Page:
• 25. meningitis, treat with intravenous ceftriaxone for at least 10 days depending on symptoms and signs and course of the illness.1.4.15 In children younger than 3 months with unconfirmed but clinically suspected bacterial meningitis, treat with cefotaxime plus either ampicillin or amoxicillin for at least 14 days. If the clinical course is complicated 12, consider extending the duration of treatment and consulting an expert in paediatric infectious diseases.Meningococcal disease1.4.16 In children and young people with confirmed meningococcal disease, treat with intravenous ceftriaxone for 7 days in total unless directed otherwise by the results of antibiotic sensitivities.1.4.17 In children and young people with unconfirmed but clinically suspected meningococcal disease, treat with intravenous ceftriaxone for 7 days in total.Other aspects of management in bacterial meningitis andmeningococcal septicaemiaMetabolic disturbances1.4.18 In children and young people with suspected or confirmed meningococcal septicaemia, anticipate, monitor and correct the following metabolic disturbances using local or national protocols: • hypoglycaemia • acidosis • hypokalaemia • hypocalcaemia • hypomagnesaemia • anaemia • coagulopathy.12 For example, if there is poor response to antibiotic therapy, effusion or abscess, orconcomitant intraventricular haemorrhage in a premature baby.NICE clinical guideline 102 – Bacterial meningitis and meningococcalsepticaemia 24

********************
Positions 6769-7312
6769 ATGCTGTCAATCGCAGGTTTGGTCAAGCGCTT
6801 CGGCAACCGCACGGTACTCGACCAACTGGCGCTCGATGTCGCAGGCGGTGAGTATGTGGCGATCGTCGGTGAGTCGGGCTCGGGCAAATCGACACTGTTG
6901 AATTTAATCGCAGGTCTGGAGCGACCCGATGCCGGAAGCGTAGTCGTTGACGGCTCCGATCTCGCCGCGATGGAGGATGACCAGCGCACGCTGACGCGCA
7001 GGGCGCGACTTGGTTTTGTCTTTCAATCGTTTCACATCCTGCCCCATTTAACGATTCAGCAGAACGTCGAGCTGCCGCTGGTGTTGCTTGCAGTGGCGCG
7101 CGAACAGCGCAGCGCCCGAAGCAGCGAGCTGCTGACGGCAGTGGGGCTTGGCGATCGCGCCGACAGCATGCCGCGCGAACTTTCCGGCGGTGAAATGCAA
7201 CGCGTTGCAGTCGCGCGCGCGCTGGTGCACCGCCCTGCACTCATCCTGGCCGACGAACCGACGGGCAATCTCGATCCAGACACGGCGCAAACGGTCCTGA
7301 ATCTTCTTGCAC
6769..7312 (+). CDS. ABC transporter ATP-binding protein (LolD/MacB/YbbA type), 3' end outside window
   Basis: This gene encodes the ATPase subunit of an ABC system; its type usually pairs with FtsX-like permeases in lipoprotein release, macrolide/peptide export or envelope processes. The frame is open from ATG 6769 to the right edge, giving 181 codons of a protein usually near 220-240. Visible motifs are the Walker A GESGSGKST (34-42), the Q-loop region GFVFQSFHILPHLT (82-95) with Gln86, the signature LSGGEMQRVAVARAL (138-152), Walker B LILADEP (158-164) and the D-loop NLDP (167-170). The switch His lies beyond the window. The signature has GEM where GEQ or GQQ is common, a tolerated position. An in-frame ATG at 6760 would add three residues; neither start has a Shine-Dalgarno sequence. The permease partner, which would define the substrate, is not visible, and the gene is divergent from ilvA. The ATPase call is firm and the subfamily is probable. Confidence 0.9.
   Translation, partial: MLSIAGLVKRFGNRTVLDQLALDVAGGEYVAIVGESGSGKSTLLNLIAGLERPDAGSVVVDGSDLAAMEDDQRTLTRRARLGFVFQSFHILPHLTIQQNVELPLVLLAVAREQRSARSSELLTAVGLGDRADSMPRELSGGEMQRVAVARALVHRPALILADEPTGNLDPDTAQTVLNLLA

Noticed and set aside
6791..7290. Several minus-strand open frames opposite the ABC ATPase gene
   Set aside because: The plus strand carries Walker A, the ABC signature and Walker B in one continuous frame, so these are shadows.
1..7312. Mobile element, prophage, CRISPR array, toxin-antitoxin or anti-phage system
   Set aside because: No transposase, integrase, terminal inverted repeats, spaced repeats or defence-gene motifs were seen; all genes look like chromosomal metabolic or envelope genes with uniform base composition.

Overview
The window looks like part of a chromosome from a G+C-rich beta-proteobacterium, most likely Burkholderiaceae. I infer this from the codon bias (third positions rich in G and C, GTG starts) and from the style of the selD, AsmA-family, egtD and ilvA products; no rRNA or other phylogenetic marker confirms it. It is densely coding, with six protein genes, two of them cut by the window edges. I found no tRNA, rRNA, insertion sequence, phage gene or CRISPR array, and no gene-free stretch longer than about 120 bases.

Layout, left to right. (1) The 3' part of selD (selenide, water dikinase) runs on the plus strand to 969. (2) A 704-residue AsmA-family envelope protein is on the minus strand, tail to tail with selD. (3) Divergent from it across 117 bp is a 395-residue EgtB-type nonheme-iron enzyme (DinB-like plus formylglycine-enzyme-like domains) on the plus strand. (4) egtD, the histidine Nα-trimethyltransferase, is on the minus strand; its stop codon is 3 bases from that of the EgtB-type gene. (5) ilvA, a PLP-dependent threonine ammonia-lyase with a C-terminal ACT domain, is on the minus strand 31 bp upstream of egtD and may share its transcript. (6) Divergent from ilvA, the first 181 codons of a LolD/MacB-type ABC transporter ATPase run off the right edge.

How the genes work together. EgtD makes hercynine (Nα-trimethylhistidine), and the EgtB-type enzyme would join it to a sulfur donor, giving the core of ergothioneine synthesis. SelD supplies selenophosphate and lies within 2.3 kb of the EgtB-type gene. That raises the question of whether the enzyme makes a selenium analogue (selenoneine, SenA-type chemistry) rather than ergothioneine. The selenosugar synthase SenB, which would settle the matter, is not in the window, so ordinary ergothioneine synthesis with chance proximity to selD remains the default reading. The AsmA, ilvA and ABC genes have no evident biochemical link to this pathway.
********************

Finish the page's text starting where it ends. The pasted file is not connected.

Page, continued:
• 26. Seizures1.4.19 Use local or national protocols for management of seizures in children and young people with suspected bacterial meningitis or meningococcal septicaemia.Raised intracranial pressure1.4.20 Use local or national protocols to treat raised intracranial pressure.Fluid management in suspected or confirmed bacterial meningitis1.4.21 Assess for all of the following: • signs of shock (see table 1) • raised intracranial pressure • signs of dehydration. Refer to ‘Diarrhoea and vomiting in children’ (NICE clinical guideline 84) for assessment of shock and dehydration.1.4.22 If present, correct dehydration using enteral fluids or feeds, or intravenous isotonic fluids (for example, sodium chloride 0.9% with glucose 5% or sodium chloride 0.9% with dextrose 5%).1.4.23 Do not restrict fluids unless there is evidence of: • raised intracranial pressure, or • increased antidiuretic hormone secretion 13.1.4.24 Give full-volume maintenance fluids to avoid hypoglycaemia and maintain electrolyte balance.1.4.25 Use enteral feeds as maintenance fluid if tolerated.1.4.26 If intravenous maintenance fluid is required, use isotonic fluids (for example, sodium chloride 0.9% with glucose 5% or sodium chloride13 See National Patient Safety Agency (2007) Patient safety alert 22: Reducing the risk ofhyponatraemia when administering intravenous infusions to children. Available fromwww.nrls.npsa.nhs.ukNICE clinical guideline 102 – Bacterial meningitis and meningococcalsepticaemia 25